But it’s not true.  This is truth, that Christ is risen!  He is risen indeed! Alleluia!  And if you don’t believe, here’s proof.  The risen Christ appeared.  Not a ghost, not a hallucination.  The real, physical body of Christ, scars and all.  You can ask Peter or the others of the Twelve.  You can ask the more than 500 guys Jesus appeared to after His resurrection.  You can ask James or any of the Apostles.  You can even ask Paul.

Eyewitness testimony.  When you’re looking for proof, even in our justice system today, eyewitness testimony is about as good as it gets.  If you doubt the resurrection, go, talk to one of these brothers, it was only a couple decades ago, most of them are still alive.

pause

Paul saved himself for last in that list.  And as is his usual style, he had nothing good to say about himself.  “Least of the apostles,” “one untimely born,” “chief of sinners.”  Paul is quite clear that he isn’t worthy.  That phrase, untimely born, is another way of saying he shouldn’t have been born.  That’s how bad he was, that the world would’ve been better off without him.  And he’s right.  He persecuted the church of Christ.  He arrested many, sentenced others to death, maybe even cast the stones himself.

But then he gives us reason to rejoice.  It isn’t about us.  In spite of all his wretchedness, all the evil things he’d done, God gave Him His grace.  God loved him, God forgave him, God saved him.  God even worked through him for the good of His kingdom.  Even Paul!

This, then, is us, too.  We aren’t worthy, despite what you might hear otherwise.  We don’t deserve God’s favor, or His love, or His forgiveness.  We deserve death.  But it is purely by God’s grace that death isn’t our end.  It is purely by His grace that God overlooks our unworthiness.  Indeed, by His grace, He forgives us and gives us new life.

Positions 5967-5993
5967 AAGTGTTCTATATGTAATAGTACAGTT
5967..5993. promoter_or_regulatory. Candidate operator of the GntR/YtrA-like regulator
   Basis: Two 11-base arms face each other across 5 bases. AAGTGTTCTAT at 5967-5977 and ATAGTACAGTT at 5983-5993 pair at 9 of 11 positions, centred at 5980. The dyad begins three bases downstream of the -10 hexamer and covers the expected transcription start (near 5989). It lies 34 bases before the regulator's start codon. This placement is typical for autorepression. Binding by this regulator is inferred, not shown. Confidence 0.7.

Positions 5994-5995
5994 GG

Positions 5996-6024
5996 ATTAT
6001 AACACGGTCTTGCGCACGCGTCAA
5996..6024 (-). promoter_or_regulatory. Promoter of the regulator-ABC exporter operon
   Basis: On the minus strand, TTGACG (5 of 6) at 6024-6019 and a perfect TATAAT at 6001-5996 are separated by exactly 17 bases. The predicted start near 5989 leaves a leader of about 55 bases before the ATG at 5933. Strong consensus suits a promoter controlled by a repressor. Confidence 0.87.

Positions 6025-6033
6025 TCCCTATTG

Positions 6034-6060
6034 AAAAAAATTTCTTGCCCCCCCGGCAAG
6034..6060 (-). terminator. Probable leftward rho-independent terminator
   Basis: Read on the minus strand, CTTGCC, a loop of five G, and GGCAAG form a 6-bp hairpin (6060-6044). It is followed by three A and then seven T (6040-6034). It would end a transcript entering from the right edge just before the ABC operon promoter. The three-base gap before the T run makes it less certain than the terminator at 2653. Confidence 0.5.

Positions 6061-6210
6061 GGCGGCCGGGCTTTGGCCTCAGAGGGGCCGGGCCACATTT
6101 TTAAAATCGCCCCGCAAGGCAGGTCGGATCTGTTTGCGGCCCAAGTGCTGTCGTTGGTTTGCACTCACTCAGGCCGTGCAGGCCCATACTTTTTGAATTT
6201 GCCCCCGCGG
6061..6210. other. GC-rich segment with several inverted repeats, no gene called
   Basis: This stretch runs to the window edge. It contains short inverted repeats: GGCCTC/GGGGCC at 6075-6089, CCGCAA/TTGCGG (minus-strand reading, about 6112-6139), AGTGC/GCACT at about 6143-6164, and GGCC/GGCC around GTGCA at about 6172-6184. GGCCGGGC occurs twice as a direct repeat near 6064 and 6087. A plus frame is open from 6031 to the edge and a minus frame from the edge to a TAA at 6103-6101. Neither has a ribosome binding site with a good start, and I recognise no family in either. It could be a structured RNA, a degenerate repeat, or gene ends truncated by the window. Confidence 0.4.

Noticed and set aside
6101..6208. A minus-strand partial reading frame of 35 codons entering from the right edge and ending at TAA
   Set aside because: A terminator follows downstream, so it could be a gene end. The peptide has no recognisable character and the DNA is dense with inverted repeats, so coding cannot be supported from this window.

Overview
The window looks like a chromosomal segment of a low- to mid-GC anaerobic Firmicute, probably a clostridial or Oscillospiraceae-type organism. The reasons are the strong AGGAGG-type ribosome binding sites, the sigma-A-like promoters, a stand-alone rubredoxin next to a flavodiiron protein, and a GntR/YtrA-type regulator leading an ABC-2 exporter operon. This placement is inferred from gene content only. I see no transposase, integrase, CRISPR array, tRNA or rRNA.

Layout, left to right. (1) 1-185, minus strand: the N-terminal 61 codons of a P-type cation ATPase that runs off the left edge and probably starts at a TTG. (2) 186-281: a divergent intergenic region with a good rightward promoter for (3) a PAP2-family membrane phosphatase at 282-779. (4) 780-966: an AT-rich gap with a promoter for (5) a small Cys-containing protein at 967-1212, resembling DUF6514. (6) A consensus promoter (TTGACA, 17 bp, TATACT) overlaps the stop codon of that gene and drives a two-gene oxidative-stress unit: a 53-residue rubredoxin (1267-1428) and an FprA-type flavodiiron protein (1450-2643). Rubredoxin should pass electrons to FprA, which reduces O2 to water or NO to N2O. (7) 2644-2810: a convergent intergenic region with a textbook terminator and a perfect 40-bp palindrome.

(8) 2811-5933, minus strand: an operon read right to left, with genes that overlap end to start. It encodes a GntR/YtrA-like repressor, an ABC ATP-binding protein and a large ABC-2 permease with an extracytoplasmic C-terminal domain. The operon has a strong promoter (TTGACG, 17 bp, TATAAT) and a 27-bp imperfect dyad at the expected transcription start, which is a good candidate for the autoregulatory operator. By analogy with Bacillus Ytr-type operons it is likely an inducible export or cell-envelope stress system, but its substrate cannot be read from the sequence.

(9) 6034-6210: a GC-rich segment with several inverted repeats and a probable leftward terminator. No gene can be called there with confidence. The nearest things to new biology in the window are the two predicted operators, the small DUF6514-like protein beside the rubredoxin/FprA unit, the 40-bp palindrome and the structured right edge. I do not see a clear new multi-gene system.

This is the basis on which we stand.  The death and resurrection of Jesus Christ are our forgiveness and salvation.  It is precisely these actions of Christ that enable us to stand before a holy God on the Last Day, and to hear Him declare us innocent.  It is precisely these actions of Christ that shout loudly over the earth that Jesus is victorious over sin, death, and the devil.  This is the gospel.  Christ died on the cross to declare your sins forgiven and He rose from the tomb conquering itself death itself to declare you alive forevermore.  Christ is risen! He is risen indeed!  Alleluia!  This is most certainly true.

Without the Shedding of Blood April 13, 2017

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Exodus 12:1-14

Maundy Thursday

April 13, 2017

 

Focus:  God sheds His blood for us.

Function:  That the hearers come to the Lord’s Table to receive the forgiveness of their sins.

Structure:  Old Testament/New Testament type and antitype.

 

Without the Shedding of Blood

 

One of the things that a good sermon must do is to rightly apply law and gospel from the text.  It’s the job of your pastor to dig into the Word of God, to dig into the text for that day and see where we’ve failed.  What’s in the text that shows me my sin, how we fail to do what God created us to do?  And once that’s established, your pastor then uses the same text to show you the gospel, to literally preach unto you the forgiveness of your sins.  That ends up being perhaps the most beautiful thing about the liturgy.  Your sins are forgiven again, and again, and again, even in the same service.

I admit, this one was a little tricky.  As I read over the text, it was hard to find the Law here.  It was hard to find the Law in this text that applies to you and to me.  It’s easy to get it wrong.  I could tell you that based off of the Exodus Passover festival, you must do these things.  And since you’ve never slain a lamb and painted its blood on your door, you’ve failed. If I preach that, I’ve failed.

The Law in this text is so easy, we miss it.  The Law in this text is simply this: you ARE a sinner.  Actually, that’s the Law in all three of our readings here today.  There’s nothing here that you must do.  You don’t keep the Passover.  That’s been done for you, and we’ll talk about that in a little bit.  But instead, each of these texts plays out the same.  This is us.  This is simply who we are: sinful human beings, fallen creatures who stand apart from God.

Each of these texts says “this is who we are and this is how God responds on our behalf.”  Let’s walk through these texts and unpack that.